England boss Fabio Capello believes his side can improve by 20% on their efforts in his first game in charge.
Capello will be at Wembley on Sunday watching England players
The Italian was satisfied with his players' attitudes in the 2-1 win over Switzerland, but said England need an extra edge to become world-beaters.
"Against Switzerland what I asked over three days in terms of movement and schemes was performed at 80%," he said.
"The England players will have to do what I ask of them. But I've found the players well-disposed and eager."
The former Roma, AC Milan and Real Madrid manager - who began his reign as England boss with the win at Wembley earlier this month - has a reputation as a strict disciplinarian.
And the 61-year-old is committed to applying the same principles which have brought him unparalleled success throughout his managerial career with England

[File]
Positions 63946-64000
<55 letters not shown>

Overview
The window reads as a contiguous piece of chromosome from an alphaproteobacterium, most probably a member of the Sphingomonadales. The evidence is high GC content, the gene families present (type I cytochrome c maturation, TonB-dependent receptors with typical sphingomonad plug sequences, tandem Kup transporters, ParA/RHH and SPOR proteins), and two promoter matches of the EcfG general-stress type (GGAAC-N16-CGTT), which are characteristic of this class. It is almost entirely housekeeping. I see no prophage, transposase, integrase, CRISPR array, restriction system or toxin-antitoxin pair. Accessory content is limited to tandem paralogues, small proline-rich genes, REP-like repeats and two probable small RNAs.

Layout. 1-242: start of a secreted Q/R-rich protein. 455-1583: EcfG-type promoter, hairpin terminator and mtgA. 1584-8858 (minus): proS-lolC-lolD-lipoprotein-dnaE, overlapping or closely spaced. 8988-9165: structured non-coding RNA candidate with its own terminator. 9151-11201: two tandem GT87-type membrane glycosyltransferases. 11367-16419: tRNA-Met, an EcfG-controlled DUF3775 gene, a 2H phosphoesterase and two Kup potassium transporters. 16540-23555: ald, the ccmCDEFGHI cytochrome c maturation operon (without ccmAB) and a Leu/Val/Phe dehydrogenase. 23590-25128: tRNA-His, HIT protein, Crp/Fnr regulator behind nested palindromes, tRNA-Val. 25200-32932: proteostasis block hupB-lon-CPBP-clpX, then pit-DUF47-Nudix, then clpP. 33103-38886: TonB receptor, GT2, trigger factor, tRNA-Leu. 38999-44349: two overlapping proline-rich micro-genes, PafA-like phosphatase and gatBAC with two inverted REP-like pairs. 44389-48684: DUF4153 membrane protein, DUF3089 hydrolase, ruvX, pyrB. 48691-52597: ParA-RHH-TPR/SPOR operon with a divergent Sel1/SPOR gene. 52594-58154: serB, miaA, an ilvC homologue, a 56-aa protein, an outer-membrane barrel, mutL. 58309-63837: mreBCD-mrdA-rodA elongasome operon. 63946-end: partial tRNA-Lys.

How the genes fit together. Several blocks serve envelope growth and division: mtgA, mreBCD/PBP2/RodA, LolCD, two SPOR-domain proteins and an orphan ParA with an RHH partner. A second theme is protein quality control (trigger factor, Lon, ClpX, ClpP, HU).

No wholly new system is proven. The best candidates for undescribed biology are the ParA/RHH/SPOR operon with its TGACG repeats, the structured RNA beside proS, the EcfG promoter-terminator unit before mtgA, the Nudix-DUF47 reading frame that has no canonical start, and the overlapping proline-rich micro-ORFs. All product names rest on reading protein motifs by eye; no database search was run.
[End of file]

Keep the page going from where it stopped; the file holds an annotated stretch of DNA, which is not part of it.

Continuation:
When asked about his approach to turn his team into world-beaters, Capello said: "Disciplined on the pitch, with good movement as a team, and at the same time capable of stressing the qualities and abilities of each individual player.
"Every coach has his own ideas and characteristics. English players are tactically fine, they know how to move tactically.
"I had seen most of them in action before, but watching them on TV doesn't allow you to appraise them off the ball.
"You can only verify their tactical level from the pitch. But in England there are club sides of very high tactical levels."
Capello will be at Wembley on Sunday to assess the form of Chelsea's John Terry and Frank Lampard, if they are selected, along with Tottenham's Ledley King, in the Carling Cup final.
And although he said his English was progressing well, Capello admits he has been stumped by various regional accents.
"It is fundamental to speak the language, particularly before kick-off and during the interval, for tactical plans and psychological support," said Capello.
"The only difficulty, when I tour Premier League matches, is that different people in different accents talk to me, and in some instances I can hardly understand a word!"